In fact, Maryland once held a commanding position in the rye whiskey industry, boasting 44 distilleries, with 21 of them operating in Baltimore. This dominance continued until World War II, when distilleries shifted their focus to producing alcohol for the war effort. Following the war, soldiers’ exposure to new spirits overseas and a changing consumer palate contributed to a decline in the rye whiskey industry. It has only been in recent years that rye whiskey production has experienced a revival in Maryland, with Sagamore Spirit Distillery playing a major role.
Inside The Distillery
The Sagamore Spirit Rye Mash Bills
Next, we entered the distillery proper and were standing in front of the bottom portions of Sagamore’s large fermenters. Here, Leah explained the composition of Sagamore Spirit’s ryes, using a graphic and two bottles of grain as visual aids. We learned that Sagamore’s ryes are the result of blending two distinct rye whiskey mash bills.
The low rye mash bill consists of 52% rye, 43% corn, and 5% malted barley. In contrast, the high rye mash bill is composed of 95% rye and 5% malted barley. The team at Sagamore Spirit Distillery believes this combination of mash bills closely mirrors the flavor profile of traditional Maryland Rye whiskey. The proportion of each mash bill used varies depending on the specific rye whiskey being produced. By carefully selecting and blending these mash bills, Sagamore Spirit Distillery crafts rye whiskeys that embody the rich heritage of Maryland’s distilling tradition.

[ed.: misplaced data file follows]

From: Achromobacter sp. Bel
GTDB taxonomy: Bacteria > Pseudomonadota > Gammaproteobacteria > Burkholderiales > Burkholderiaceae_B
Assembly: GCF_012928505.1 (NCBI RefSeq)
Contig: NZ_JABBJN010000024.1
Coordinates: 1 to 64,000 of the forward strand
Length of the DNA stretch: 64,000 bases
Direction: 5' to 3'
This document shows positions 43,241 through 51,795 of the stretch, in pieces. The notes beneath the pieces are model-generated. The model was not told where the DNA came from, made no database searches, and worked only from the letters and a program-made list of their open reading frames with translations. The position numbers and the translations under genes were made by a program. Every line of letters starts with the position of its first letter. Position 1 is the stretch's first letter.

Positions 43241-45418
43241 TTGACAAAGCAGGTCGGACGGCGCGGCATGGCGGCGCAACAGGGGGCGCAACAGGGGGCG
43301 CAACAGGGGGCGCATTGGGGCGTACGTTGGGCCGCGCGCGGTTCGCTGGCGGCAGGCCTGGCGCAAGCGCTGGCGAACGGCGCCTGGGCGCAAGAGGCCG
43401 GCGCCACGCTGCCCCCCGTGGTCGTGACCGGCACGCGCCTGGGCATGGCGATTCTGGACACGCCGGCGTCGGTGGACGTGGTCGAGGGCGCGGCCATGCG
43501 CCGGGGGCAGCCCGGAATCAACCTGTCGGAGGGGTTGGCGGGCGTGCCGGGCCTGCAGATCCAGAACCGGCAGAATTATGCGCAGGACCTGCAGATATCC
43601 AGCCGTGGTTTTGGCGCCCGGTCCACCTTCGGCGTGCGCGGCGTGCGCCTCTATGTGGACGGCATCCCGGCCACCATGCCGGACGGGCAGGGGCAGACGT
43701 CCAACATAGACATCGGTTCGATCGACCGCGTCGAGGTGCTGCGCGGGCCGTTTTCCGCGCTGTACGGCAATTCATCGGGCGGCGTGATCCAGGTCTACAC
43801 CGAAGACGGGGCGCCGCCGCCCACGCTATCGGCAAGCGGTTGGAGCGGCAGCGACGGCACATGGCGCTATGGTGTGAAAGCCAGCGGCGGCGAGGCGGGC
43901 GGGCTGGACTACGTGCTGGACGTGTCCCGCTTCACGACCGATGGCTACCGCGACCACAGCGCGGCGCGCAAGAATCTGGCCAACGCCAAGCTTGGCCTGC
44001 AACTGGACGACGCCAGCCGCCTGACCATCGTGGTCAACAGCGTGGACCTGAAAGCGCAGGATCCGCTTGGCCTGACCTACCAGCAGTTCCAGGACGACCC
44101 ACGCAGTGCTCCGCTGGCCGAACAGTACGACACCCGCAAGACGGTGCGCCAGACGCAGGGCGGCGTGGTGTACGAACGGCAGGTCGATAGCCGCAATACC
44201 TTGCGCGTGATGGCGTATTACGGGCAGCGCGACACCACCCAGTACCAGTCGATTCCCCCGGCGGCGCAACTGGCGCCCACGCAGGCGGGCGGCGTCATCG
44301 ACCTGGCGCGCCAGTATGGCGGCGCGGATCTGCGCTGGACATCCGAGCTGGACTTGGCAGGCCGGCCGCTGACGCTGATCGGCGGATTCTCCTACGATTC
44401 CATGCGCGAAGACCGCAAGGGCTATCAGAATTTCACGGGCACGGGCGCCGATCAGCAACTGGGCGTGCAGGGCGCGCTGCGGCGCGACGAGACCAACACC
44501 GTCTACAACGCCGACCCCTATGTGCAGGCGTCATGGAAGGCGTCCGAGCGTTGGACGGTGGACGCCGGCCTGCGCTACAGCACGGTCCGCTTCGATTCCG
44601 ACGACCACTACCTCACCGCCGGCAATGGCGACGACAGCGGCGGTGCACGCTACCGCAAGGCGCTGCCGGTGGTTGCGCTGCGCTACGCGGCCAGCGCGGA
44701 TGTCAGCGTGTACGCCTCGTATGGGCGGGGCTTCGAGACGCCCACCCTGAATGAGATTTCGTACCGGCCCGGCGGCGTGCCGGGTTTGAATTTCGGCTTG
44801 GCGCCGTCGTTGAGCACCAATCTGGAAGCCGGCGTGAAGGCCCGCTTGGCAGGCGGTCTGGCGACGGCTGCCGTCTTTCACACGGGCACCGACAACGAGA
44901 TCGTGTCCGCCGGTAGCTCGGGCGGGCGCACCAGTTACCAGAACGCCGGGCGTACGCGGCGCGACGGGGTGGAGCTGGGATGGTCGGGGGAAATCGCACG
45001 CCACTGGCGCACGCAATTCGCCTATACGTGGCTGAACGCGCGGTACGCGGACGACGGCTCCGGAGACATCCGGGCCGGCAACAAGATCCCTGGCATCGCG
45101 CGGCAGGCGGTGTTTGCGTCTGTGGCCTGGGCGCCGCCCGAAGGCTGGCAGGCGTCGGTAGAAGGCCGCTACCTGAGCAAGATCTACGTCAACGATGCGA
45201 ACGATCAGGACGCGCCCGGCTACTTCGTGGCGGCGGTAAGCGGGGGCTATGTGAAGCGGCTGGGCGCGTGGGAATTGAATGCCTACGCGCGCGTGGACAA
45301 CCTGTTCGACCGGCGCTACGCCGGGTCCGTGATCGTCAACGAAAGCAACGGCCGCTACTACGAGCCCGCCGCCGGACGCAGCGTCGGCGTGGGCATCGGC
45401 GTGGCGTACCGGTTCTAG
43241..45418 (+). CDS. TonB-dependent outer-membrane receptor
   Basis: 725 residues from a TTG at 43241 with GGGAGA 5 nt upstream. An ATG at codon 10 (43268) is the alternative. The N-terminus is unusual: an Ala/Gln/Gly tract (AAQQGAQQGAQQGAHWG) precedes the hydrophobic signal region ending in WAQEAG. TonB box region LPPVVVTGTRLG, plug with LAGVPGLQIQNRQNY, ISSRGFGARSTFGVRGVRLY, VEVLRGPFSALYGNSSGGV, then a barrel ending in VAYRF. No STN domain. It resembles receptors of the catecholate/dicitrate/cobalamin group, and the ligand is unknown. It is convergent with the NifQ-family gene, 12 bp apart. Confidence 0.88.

A Look Inside Sagamore Spirit Distillery’s Fermentation Tanks
After briefly discussing the rules of rye whiskey, we moved upstairs. On the second floor of the distillery, we had the opportunity to look into the enormous 6500 gallon fermentation tanks, and two features are of note. First, each tank is equipped with cooling coils inside to keep the fermentation process at the ideal temperature. Second, each tank also has a pipe at the top to help remove the vast amount of carbon dioxide produced during fermentation. While some distilleries do repurpose their carbon dioxide, this method is unique among the many distilleries we have visited.